HARTFORD, Conn. — Lawyers for former Yale basketball captain Jack Montague are seeking a court order that would allow him to return to class while he fights his expulsion for what the university says was sexual misconduct.
The senior point guard was thrown out of Yale in February after a university committee upheld a sexual assault complaint.
Montague says the October 2014 sexual encounter was consensual, and no criminal charges were brought.
He filed a federal lawsuit in June, arguing the school misled and coerced the accuser into cooperating in the complaint. The lawsuit and the motion filed Monday afternoon also allege the school wanted to make an example of the popular athlete.
“He has already suffered, and continues to suffer, irreparable injury — his ability to complete his education and receive the degree he had all but earned prior to his expulsion hangs in the balance, and his employment prospects are dim,” attorney Max Stern wrote in the new court filing. “Only immediate relief in the form of full reinstatement as a student at Yale can rectify this damage and restore him to the position he was in prior to Yale’s unlawful conduct.”
Yale spokesman Tom Conroy called the lawsuit “factually inaccurate and legally baseless” and said the school’s attorneys will oppose the motion.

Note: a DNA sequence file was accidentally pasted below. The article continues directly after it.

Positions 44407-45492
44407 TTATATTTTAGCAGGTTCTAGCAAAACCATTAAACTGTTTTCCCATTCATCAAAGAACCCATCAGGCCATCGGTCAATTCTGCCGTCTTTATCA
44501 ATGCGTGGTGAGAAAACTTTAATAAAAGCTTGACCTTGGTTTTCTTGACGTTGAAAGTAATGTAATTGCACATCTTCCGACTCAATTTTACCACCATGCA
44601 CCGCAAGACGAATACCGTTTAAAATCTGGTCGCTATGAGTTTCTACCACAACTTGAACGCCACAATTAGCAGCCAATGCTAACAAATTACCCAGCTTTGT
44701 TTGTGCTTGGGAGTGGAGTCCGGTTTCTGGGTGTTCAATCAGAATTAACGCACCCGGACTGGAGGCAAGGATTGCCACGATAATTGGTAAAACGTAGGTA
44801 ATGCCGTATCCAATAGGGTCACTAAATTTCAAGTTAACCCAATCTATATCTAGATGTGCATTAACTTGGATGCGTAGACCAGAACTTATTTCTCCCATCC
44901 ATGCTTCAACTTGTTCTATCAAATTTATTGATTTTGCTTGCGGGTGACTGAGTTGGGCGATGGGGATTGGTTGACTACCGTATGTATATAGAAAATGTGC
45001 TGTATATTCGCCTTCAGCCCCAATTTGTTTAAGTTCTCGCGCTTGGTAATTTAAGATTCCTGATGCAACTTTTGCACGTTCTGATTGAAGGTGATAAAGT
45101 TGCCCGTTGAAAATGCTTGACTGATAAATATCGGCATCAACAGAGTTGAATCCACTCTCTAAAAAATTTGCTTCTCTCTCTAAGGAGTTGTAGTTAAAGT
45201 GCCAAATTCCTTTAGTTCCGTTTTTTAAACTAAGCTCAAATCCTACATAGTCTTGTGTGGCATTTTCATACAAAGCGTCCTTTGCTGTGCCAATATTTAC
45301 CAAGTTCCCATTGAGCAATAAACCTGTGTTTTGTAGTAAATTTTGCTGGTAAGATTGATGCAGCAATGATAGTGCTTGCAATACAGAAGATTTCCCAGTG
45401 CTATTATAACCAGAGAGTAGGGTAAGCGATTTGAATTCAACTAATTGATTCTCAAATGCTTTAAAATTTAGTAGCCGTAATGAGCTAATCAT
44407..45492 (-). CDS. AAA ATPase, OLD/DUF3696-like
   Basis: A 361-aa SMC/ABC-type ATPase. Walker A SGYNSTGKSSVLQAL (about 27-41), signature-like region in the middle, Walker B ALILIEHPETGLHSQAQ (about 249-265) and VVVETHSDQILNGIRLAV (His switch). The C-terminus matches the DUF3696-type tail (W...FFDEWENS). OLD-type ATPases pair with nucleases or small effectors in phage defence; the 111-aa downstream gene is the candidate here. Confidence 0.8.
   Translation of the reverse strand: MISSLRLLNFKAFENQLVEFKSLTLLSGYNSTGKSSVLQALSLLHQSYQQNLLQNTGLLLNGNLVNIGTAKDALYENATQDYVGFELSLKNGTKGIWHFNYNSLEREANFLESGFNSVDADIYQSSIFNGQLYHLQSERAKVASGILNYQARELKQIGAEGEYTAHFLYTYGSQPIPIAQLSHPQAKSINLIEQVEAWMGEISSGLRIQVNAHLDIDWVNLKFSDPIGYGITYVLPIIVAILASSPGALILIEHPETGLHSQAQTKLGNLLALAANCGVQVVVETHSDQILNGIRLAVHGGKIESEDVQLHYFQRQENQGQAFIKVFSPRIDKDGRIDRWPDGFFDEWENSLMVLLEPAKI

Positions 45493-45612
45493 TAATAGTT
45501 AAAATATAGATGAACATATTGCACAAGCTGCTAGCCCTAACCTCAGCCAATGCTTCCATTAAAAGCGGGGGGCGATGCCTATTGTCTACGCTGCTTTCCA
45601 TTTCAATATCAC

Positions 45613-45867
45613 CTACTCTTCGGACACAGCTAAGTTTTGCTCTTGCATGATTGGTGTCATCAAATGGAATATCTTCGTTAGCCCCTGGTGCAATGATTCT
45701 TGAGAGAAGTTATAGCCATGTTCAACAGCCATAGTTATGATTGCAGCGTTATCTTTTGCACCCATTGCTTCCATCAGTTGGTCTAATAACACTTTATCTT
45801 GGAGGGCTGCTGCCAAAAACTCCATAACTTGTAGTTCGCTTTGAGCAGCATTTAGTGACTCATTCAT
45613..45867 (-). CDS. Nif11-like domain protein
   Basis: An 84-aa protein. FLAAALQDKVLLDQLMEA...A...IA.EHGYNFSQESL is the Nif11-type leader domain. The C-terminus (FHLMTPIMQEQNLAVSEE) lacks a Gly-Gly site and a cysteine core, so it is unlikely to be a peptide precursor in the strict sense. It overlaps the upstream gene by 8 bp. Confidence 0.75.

The complaint was brought in 2015 after a friend of the woman went to a school official who ensures Yale’s compliance with Title IX, the federal law designed to prevent gender discrimination in education.
The lawsuit alleges the Title IX officer brought the complaint despite being told the woman did not believe Montague heard her when she tried to end their sexual encounter. The woman cooperated only after the Title IX officer informed her that Montague had previously received counseling after an incident involving another woman, according to the lawsuit.
The lawsuit alleges the school didn’t tell her that case involved him shoving a paper plate down someone’s shirt following a drunken argument outside a pizza parlor.
The school countered that the woman was never “affirmatively misled by the defendants into participating in a formal complaint process initiated by Yale.”
The lawsuit is scheduled to go to trial no earlier than February.
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